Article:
• Bryce Canyon Amphitheater

    Bryce Canyon

    National Park Utah

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  • Back Country Campsite Closed

    Due to bear activity at Bryce Canyon's back-country, the following campsite has been closed until further notice: Sheep Creek

Bryce Canyon Paintbrush

Common Name(s): Bryce Canyon Paintbrush, Bryce Canyon Indian Paintbrush
Scientific Name: Castilleja revealii
Size (height) English & Metric: 3-6" (7-15 cm)
Habitat: Dry, gravelly slopes
Flowering Season (for Bryce region): May - August
Range: Found in only three counties in southern Utah.

 
Bryce Canyon Paintbrush

Bryce Canyon Paintbrush

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General Description:
This is a rare member of the figwort family that grows only in the Bryce Canyon National Park region. It was first described from specimens found in the park. This species of paintbrush is one of the smallest of the genus, seldom growing more than 6 inches tall. It is pale to deep fuchsia in color.

Plant Lore:
The main body of the true flower in all paintbrush species is actually hidden within the colorfully evolved tubal leaves which appear to be the flower. This style of modified leaves supports the theory that flowers may be an evolutionary functional divergence from leaves. Like most paintbrushes, this species is semi-parasitic, producing only part of the food it needs through its own photosynthesis. The rest of its nutritional needs it acquires from other plants by penetrating the host plant's roots with its own.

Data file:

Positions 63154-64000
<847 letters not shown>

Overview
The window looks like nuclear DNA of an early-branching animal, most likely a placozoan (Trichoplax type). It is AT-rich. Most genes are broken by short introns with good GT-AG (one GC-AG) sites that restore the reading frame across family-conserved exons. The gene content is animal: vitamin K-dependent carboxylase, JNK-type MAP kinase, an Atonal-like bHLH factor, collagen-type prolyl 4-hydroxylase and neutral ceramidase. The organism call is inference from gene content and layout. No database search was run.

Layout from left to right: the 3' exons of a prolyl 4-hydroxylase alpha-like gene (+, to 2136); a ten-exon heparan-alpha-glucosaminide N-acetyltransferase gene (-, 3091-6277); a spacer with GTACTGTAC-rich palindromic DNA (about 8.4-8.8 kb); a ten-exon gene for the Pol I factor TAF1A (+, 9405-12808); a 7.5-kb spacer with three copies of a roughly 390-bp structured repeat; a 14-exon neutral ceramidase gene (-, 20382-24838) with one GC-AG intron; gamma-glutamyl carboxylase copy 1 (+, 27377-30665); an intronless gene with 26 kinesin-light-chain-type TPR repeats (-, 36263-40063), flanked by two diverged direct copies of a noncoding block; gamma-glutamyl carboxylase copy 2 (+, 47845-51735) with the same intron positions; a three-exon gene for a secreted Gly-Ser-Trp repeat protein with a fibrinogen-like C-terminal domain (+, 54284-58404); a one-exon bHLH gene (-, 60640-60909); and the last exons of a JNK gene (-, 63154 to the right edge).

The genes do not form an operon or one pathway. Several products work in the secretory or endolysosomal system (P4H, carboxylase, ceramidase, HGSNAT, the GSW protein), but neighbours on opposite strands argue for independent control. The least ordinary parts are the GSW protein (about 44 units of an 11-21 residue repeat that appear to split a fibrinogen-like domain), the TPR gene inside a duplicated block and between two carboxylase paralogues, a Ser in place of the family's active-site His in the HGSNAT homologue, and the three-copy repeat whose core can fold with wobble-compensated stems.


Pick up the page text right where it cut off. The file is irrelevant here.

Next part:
Conservation Message:
Paintbrush species are popular among flower enthusiasts but are extremely hard to transplant due to their semi-parasitic nature; therefore they are best viewed in the wild and left undisturbed. Remember that picking wildflowers is illegal in all National Park Service areas. Be a responsible plant lover and take pictures not samples.

When and where to see at Bryce:
This species of paintbrush can be found on the rocky soil along the Peekaboo Trail, Queen's Garden Trail, and the Fairyland Trail.

Further Reading:
Cronquist, Holmgren, et. al. 1984. Intermountain Flora - Volume Four.

Spence, John and Buchanan, Hayle. 1993. "1993 Update, Checklist of the Vascular Plants of Bryce Canyon National Park, Utah." The Great Basin Naturalist, Volume 53, No. 3.

Welsh, Treshow, and Moore. 1965. Common Utah Plants. Brigham Young University. Provo, Utah.

Did You Know?

Visibility from Yovimpa Point, looking south towards Arizona

On a clear day, the visibility at Bryce Canyon National Park often exceeds 100 miles! This is due to our exceptional air quality, low humidity and high elevation. More...